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SBA Promotes Opportunities for V.I. Small Businesses

July 16, 2005 – While poor management is the most common reason businesses fail, inadequate or ill-timed financing is a close second, according to the U.S. Small Business Administration.
"Someone with an idea can grow that idea into a dream," said Bill Manger, regional administrator with the SBA, on his first trip this week to the Virgin Islands and Puerto Rico.
The SBA has is promoting its two flagship programs — the 7(a), the most basic and most used loan program that can be used for many small businesses, and the 504, a fixed asset acquisition program.
The 504 offers larger loans of up to $2 million for equipment and real estate, and up to $4 million if there is a manufacturing component to the business.
The lending bank puts up 50 percent, the borrowing company puts up 10 percent and a Certified Development Company puts up 40 percent. A Certified Development Company is a nonprofit that works with the SBA and private sector lenders to provide financing to small businesses.
The 504 is being promoted because it creates jobs. "Given the fact that seven out of 10 jobs come from small businesses, we want to make those businesses grow," said Manger
Fifty 504s were done in Puerto Rico last year, creating one job per $50,000 provided by the SBA. The program allows a business owner to purchase land, construct or purchase buildings, street improvements, utilities, parking lots and landscaping; or modernizing, renovating or converting existing facilities; or purchasing long-term machinery and equipment.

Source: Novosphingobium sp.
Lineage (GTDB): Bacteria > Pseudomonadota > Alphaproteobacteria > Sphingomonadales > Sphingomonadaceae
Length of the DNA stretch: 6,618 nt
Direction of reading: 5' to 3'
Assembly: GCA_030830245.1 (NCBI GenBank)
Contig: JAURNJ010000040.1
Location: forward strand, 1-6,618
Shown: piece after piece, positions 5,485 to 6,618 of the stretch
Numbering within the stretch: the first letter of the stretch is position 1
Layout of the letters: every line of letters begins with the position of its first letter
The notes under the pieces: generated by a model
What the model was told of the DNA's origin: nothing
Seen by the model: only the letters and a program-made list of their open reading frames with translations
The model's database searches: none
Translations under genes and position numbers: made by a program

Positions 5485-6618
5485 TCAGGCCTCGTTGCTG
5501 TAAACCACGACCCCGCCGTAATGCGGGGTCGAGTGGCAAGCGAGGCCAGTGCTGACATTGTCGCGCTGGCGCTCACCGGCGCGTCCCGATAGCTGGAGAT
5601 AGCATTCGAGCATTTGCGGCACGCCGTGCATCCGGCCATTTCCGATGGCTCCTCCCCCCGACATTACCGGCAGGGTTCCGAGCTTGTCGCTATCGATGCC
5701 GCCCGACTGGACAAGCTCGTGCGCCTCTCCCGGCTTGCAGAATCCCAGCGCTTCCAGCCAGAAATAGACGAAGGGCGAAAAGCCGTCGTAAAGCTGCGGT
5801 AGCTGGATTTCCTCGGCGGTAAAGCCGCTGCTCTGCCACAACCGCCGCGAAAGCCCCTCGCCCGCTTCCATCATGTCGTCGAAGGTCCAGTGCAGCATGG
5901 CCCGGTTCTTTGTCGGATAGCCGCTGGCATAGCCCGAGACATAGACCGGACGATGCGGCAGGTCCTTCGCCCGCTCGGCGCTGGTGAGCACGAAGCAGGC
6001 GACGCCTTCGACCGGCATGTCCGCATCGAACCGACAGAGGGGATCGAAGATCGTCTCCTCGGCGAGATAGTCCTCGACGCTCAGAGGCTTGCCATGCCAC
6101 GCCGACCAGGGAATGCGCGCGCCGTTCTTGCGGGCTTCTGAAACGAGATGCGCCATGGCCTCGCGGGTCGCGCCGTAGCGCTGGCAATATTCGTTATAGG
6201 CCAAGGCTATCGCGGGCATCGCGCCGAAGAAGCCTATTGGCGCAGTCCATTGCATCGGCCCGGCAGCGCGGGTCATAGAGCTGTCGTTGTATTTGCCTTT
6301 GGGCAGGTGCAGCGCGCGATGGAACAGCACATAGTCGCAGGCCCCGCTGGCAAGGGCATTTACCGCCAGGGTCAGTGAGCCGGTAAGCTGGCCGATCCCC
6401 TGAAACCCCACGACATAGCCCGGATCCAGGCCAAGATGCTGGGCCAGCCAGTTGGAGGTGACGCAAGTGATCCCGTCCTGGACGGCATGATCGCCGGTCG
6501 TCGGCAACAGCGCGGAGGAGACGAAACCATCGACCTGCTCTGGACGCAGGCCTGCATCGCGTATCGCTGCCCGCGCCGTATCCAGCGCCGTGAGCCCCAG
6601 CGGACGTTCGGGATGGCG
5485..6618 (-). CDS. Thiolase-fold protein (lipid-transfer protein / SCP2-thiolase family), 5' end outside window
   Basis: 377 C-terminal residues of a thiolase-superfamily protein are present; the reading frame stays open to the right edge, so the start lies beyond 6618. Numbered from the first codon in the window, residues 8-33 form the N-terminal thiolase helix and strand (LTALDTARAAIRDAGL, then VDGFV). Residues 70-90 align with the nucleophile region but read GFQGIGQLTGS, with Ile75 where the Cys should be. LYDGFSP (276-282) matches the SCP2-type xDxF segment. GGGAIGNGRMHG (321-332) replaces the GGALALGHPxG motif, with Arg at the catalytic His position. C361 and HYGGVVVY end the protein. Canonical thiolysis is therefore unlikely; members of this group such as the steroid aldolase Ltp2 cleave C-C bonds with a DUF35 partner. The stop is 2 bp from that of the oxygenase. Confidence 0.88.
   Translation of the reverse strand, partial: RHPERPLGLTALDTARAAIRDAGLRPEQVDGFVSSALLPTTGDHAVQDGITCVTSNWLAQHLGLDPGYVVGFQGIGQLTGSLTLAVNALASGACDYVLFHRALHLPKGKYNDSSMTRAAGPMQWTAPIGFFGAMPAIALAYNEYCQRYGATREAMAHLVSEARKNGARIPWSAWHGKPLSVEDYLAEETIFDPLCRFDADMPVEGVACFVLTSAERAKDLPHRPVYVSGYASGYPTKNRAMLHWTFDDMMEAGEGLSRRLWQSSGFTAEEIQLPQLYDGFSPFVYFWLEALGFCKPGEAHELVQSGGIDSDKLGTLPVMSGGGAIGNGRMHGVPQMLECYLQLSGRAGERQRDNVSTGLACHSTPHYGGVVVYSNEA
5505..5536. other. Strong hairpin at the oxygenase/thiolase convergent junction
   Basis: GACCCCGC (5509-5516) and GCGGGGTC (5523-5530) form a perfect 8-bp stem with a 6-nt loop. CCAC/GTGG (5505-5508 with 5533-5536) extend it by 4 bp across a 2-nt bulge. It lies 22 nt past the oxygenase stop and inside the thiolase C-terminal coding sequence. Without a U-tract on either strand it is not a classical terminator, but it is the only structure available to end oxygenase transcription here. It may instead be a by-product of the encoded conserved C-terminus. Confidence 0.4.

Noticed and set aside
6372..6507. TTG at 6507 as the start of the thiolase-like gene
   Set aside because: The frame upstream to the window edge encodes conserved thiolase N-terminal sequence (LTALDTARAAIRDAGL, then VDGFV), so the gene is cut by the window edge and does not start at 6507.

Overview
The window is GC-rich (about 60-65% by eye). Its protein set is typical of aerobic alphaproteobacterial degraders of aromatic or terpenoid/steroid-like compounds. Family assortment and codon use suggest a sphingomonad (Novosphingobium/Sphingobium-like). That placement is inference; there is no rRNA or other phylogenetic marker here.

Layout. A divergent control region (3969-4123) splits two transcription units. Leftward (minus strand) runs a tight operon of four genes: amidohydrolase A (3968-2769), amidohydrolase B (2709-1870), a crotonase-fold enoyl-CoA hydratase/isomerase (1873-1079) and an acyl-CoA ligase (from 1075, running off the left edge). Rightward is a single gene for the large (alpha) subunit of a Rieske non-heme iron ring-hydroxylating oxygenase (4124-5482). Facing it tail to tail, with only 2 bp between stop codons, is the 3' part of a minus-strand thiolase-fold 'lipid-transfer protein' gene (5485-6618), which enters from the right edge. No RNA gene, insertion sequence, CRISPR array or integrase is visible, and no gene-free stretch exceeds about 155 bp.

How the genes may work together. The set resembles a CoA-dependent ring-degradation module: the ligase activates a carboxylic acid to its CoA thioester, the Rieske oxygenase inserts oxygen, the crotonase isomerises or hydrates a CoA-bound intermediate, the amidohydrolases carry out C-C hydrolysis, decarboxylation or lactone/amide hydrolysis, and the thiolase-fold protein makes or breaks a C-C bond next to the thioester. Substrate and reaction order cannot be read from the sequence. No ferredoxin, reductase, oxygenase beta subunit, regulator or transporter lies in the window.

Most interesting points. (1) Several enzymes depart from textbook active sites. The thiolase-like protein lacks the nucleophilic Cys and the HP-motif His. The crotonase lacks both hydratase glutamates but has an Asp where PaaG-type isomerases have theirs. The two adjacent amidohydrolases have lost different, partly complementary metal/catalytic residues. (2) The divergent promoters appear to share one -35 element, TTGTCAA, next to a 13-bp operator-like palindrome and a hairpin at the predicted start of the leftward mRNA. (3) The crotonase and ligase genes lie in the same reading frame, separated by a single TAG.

Manger, Carmen Culpepper, SBA district director, and Carl C. Christensen, local SBA officer in charge, have been meeting with business partners and the three local banks that participate with the Small Business Administration; Banco Popular, FirstBank and Scotia Bank.
Manger said Lt. Gov. Vargrave Richards showed great interest in the 504 program when they met on St. Croix earlier in the week. Manger says he's also optimistic after meeting with the banks.
Until now there have been no 504s in the Virgin Islands because there is no CDC to service the area, but Culpepper says it may be possible to use the CDC in Puerto Rico. Christensen says he sees the program really working on St. Croix.
The SBA will hold a seminar later this year to educate bankers, real estate agents, businesses and accountants on the 504. For more information on the SBA log onto "www.sba.gov."

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